For every Tuesday in the past year, Catherine and Jon Tuerk, a 70-something couple residing in Washington, D.C., have been sitting in front of the White House with placards staging an "anti protest."
In contrast to the other protesters who often occupy the space, demonstrating for causes ranging from marijuana laws to nuclear weapons, the couple hold up placards that read "Keep on keeping on, Obama," and "Obama, we believe in you," as The Washington Post reports. People often ask them: "What are you protesting against?"
"We’re not protesting anything. We’re trying to support our president," Mrs. Tuerk said. The couple first began the anti-protest when they saw all the "sniping" at Obama. "I think we have made a difference in people’s lives ... I think we put a face on the people who are supportive of Obama. We’re not crazy people."
The Tuerks, however, are not the only ones who are seeing the Obama’s presidency in a positive light. According to Gallup polls, Obama’s job approval ratings have gone up in the past year and now stands at 53 percent, which puts him among the top five presidents in history with high ratings at the end of their terms. The popularity surge is infused with a sense of nostalgia as the public reflects on Obama's accomplishments, failures, and character – even viewed through the lenses of his polarizing policy changes and disagreement with his methods.
"People would say back in 1988 … ‘We wish we could vote for him [Reagan] for the third term,’ " Barbara Perry, director of the University of Virginia’s Miller Center presidential studies program, tells The Christian Science Monitor in a phone interview. "I’ve heard that about Obama. I do think it’s partly that Americans are beginning already to be nostalgic about the presidents when they’re leaving office … and by comparison to the people running."
Professor Perry says that typically presidential approval ratings will go up toward the end of their terms. Dwight D. Eisenhower and Ronald Reagan top the list in popularity, but Obama, whose numbers have been increasing, may soon catch up with them.
As the Monitor previously reported, Obama’s popularity may be attributed to fatigue with the current polarizing election, the strengthening US economy, and as some other experts point out, a lack of scandals plaguing his term.
Obama is also noted for revolutionizing the way he communicates with people, in what Politico terms a "casual, cool" style that other politicians may struggle to emulate. He's doled out jokes in the awkward comedy show "Between Two Ferns," slow-jammed the news with "The Tonight Show" host Jimmy Fallon, and has personalized (as only a black president could) the protests initiated by African-Americans against police violence.
Conservative writer David Brooks penned an op-ed titled "I miss Barack Obama" in February for The New York Times.
"Now, obviously I disagree with a lot of Obama’s policy decisions. I’ve been disappointed by aspects of his presidency," Mr. Brooks wrote. "But over the course of this campaign it feels as if there’s been a decline in behavioral standards across the board. Many of the traits of character and leadership that Obama possesses, and that maybe we have taken too much for granted, have suddenly gone missing or are in short supply."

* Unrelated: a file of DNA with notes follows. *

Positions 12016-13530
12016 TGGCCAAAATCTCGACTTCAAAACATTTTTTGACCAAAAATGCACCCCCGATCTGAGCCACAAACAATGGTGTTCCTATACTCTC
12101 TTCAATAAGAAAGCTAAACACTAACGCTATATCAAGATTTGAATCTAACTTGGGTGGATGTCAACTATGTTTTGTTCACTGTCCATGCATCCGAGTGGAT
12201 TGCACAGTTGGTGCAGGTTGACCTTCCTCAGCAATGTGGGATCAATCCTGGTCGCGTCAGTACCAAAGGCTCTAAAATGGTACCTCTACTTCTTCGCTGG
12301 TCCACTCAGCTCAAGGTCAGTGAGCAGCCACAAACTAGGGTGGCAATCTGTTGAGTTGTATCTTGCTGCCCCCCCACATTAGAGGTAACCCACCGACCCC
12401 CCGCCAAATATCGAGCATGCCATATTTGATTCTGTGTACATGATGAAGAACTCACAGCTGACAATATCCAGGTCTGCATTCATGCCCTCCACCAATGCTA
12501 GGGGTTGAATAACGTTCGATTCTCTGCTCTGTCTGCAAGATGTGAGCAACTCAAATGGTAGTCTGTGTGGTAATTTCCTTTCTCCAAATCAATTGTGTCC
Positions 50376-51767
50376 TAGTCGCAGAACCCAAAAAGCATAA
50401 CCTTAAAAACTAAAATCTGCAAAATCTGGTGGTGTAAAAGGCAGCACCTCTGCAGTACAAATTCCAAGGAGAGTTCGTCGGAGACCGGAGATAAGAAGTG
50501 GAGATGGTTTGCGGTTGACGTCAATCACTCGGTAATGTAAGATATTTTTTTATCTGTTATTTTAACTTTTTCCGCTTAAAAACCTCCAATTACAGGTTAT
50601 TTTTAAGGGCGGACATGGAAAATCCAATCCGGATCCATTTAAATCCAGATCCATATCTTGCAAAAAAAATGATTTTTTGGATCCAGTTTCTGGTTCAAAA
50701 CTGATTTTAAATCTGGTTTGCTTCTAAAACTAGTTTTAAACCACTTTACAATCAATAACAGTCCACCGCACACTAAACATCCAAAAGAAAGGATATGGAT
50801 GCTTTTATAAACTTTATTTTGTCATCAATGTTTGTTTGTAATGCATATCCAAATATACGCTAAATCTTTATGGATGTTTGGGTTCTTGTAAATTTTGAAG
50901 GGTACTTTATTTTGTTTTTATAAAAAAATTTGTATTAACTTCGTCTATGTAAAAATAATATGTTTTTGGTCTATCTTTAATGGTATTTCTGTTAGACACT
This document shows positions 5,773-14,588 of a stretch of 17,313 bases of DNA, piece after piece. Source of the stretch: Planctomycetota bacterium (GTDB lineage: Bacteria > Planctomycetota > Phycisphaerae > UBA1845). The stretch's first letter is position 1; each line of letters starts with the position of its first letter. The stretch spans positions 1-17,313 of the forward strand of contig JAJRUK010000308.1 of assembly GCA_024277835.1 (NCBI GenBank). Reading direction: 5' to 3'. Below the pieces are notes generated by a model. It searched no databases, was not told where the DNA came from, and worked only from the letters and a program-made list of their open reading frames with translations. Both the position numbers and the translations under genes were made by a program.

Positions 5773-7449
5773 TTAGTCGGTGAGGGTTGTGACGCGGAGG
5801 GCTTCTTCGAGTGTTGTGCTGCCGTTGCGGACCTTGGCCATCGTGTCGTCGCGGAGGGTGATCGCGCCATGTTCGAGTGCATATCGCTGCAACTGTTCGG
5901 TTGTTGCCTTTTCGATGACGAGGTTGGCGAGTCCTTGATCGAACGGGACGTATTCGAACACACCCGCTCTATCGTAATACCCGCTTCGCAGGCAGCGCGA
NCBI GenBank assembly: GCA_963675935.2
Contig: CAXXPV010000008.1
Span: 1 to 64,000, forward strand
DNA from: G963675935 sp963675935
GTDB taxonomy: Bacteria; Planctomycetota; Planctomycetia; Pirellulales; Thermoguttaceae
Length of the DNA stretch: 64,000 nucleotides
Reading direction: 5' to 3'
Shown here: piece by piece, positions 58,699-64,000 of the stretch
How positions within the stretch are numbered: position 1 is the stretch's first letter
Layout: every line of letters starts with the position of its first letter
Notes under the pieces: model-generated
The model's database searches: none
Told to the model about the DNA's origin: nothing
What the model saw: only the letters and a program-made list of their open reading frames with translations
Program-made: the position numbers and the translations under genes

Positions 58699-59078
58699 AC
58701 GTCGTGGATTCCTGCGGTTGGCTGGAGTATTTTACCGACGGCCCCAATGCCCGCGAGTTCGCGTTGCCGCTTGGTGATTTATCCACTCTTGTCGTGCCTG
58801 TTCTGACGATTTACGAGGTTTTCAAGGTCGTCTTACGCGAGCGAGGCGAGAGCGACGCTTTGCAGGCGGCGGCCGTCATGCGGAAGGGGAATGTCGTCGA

Respect for Obama as an individual may have spurred positive sentiments toward him, but his term has actually been marked by partisan gridlock and challenges, with some criticizing the president for failing to help build bridges in a country marked by divisions.
According to a Brookings blog post co-authored by Brandon Rottinghaus, professor at University of Houston in 2015, various surveys found that throughout his term, the number of people who view him as outstanding fell – and more than 60 percent believe he would go down in history as average, below average or poor. He is viewed as one of the most polarizing presidents after George W. Bush, especially in view of his overtures in health care, immigration, and foreign policy that drew fierce reactions.
Despite of that, Obama still remains popular.
"Certainly there was disappointment in what he was able to accomplish," George C. Edwards III, professor at Texas A&M University tells the Monitor in a phone interview. But "they basically think he fought a good fight," especially as Obama was dealing with a Congress that opposed his policies.
The willingness of Obama to tackle thorny issues and push bold solutions may be why people will view him favorably as well, Professor Rottinghaus tells the Monitor. According to his ranking of great American presidents (based on a Rottinghaus's survey of several hundred members of the American Political Science Association), when Obama was first ranked, he was placed at No. 15, a feat only achieved by Lyndon Johnson.
"Presidents who end up on the list tend to be big thinkers," Rottinghaus says. "I think he’ll probably go down as a big thinker, taking big challenges."
As for the Tuerks, they told The Washington Post that they’d be at their usual spot on Election Day.
"Maybe it would be a way to say goodbye to Obama," she said. "I think everybody is going to miss him. Well, not everybody, of course."